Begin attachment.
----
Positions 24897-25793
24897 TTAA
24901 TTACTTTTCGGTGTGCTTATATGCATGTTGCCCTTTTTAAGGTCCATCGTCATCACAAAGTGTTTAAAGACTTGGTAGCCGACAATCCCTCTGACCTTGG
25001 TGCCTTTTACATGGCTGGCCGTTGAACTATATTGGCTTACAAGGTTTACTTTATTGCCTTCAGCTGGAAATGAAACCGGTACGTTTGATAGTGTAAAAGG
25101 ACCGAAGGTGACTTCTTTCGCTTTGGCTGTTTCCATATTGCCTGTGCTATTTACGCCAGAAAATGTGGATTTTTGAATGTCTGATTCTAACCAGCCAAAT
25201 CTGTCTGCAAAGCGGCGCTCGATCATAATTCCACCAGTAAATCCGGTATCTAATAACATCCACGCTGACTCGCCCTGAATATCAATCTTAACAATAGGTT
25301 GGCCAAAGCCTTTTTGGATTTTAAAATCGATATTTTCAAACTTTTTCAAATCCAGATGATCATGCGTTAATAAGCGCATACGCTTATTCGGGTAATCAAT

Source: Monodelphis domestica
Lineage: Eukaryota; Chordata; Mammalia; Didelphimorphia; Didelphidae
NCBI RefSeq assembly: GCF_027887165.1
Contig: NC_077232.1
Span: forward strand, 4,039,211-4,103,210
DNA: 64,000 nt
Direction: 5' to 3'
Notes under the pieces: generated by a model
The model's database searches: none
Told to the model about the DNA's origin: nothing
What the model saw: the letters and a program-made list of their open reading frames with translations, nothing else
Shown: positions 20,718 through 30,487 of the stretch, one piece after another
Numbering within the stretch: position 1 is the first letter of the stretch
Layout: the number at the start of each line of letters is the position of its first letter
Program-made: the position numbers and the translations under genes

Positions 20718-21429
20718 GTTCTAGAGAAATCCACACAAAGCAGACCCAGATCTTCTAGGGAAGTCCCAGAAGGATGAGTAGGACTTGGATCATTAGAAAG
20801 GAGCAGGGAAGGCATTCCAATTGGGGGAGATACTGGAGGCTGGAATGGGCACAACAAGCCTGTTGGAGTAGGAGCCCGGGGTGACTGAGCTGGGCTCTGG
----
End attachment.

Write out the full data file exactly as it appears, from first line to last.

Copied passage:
Positions 24897-25793
24897 TTAA
24901 TTACTTTTCGGTGTGCTTATATGCATGTTGCCCTTTTTAAGGTCCATCGTCATCACAAAGTGTTTAAAGACTTGGTAGCCGACAATCCCTCTGACCTTGG
25001 TGCCTTTTACATGGCTGGCCGTTGAACTATATTGGCTTACAAGGTTTACTTTATTGCCTTCAGCTGGAAATGAAACCGGTACGTTTGATAGTGTAAAAGG
25101 ACCGAAGGTGACTTCTTTCGCTTTGGCTGTTTCCATATTGCCTGTGCTATTTACGCCAGAAAATGTGGATTTTTGAATGTCTGATTCTAACCAGCCAAAT
25201 CTGTCTGCAAAGCGGCGCTCGATCATAATTCCACCAGTAAATCCGGTATCTAATAACATCCACGCTGACTCGCCCTGAATATCAATCTTAACAATAGGTT
25301 GGCCAAAGCCTTTTTGGATTTTAAAATCGATATTTTCAAACTTTTTCAAATCCAGATGATCATGCGTTAATAAGCGCATACGCTTATTCGGGTAATCAAT

Source: Monodelphis domestica
Lineage: Eukaryota; Chordata; Mammalia; Didelphimorphia; Didelphidae
NCBI RefSeq assembly: GCF_027887165.1
Contig: NC_077232.1
Span: forward strand, 4,039,211-4,103,210
DNA: 64,000 nt
Direction: 5' to 3'
Notes under the pieces: generated by a model
The model's database searches: none
Told to the model about the DNA's origin: nothing
What the model saw: the letters and a program-made list of their open reading frames with translations, nothing else
Shown: positions 20,718 through 30,487 of the stretch, one piece after another
Numbering within the stretch: position 1 is the first letter of the stretch
Layout: the number at the start of each line of letters is the position of its first letter
Program-made: the position numbers and the translations under genes

Positions 20718-21429
20718 GTTCTAGAGAAATCCACACAAAGCAGACCCAGATCTTCTAGGGAAGTCCCAGAAGGATGAGTAGGACTTGGATCATTAGAAAG
20801 GAGCAGGGAAGGCATTCCAATTGGGGGAGATACTGGAGGCTGGAATGGGCACAACAAGCCTGTTGGAGTAGGAGCCCGGGGTGACTGAGCTGGGCTCTGG